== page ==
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Published On: Mon, Mar 10th, 2014

How not to celebrate womanhood

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By Obo Effanga

As the world celebrates this year’s International Women’s Day and some churches celebrate Mother’s Day, the following persons should shut up and not pretend to celebrate womanhood: The rapist and those who blame the rape victim as causing her predicament because of what she wore. Pray, how do infants (two years and below) dress to attract a rapist? The father (and any other man) who rapes her daughter and other family members (even if no one else is aware of your crime/sin). The woman (and man) of the house who uses physical and psychological torture and violence on their housemaids, even if on Sunday, they will go ‘waving holy hands’ and ululate in church. The charllatan who wears the garb of religion, yet violates hapless women in the name of ‘spiritual cleansing’.

The woman, who insists that another (woman (possibly her daughter or sister-in-law) go through the ‘widowhood’ rites including physical and mental torture to prove that she truly mourns the death of her spouse or was not responsible for the death should never celebrate womanhood. The in-laws who deprive a widow from keeping the property left behind by her late husband and justify it on ‘tradition’. The family members and leaders of religious faiths who pretend that violence against women do not exist among their highly ‘spirit-filled’ members and when such is reported they treat it with levity and encourage the woman to go back and live with it, thus exposing her to more violence and ultimately death.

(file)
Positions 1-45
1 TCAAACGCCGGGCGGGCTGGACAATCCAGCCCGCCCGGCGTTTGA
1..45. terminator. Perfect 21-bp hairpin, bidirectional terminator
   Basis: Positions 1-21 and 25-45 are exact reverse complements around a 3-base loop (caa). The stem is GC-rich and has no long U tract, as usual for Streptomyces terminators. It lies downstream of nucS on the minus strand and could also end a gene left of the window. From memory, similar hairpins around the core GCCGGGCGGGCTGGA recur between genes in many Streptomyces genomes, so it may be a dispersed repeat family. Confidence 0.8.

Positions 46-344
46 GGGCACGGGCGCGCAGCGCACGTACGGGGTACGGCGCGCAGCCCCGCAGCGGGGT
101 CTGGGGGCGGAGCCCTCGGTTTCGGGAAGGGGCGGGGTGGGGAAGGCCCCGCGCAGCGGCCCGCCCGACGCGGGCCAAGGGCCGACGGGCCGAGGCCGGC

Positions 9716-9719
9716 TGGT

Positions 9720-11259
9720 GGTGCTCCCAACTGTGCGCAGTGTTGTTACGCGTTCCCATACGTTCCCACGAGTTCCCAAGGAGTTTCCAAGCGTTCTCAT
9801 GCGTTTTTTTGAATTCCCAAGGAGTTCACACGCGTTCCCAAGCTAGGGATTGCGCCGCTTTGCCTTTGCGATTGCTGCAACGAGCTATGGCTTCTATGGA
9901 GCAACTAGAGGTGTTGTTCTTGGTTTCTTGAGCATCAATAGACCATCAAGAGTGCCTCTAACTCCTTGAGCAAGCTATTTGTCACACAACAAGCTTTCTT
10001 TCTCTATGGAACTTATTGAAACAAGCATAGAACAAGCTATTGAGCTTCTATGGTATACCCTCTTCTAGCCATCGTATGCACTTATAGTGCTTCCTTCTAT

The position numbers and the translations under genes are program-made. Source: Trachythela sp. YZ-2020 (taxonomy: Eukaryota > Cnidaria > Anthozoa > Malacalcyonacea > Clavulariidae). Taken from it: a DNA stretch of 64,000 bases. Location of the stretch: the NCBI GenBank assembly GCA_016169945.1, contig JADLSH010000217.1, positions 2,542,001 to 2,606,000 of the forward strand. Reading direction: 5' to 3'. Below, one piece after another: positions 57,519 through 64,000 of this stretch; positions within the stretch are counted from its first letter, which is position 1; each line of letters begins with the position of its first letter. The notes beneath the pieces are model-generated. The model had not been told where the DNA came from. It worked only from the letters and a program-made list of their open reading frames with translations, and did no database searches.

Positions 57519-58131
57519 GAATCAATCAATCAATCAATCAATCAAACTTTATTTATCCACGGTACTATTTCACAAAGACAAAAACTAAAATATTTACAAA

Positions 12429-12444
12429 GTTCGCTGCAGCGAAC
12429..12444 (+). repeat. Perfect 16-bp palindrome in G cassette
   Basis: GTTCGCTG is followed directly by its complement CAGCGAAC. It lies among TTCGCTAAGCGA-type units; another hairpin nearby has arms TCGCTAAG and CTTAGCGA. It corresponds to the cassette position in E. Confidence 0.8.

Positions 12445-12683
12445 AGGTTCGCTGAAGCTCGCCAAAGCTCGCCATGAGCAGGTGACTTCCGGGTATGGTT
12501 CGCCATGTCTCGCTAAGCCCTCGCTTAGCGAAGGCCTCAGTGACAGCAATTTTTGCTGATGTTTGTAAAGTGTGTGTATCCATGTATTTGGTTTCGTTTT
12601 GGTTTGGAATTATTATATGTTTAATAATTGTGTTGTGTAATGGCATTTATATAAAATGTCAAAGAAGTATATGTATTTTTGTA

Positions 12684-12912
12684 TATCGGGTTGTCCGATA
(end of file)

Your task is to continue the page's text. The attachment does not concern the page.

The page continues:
The legislators who keep playing politics and fail to pass the Violence Against Persons Bill, yet are quick to pass other less urgent and non-life-threatening bills. The businesses and business leaders who put young female marketing staff in harms’ way through unrealistic ‘targets’ and don’t give a damn about how they achieve such targets. The law enforcement officer who dismisses reported cases of violence against a woman as ‘family matter’ and interrogates the woman as to what she did to her husband to warrant the attack, even suggesting that she may have been rude or failed to fix him a meal.

The husband who holds the wife captive through violence or threat thereof; deprivation; physical, mental and psychological torture. The citizen who looks the other way when issues of violence against women are mentioned because they think it is “other people’s problem” or asks, “is that the problem of Nigeria?” Oh, actually, it is a problem of Nigeria! And for the rest of you out there with no skeletons in your cupboard, Happy Women’s Day!

Obo Effanga is at Actionaid Nigeria, blogs here.

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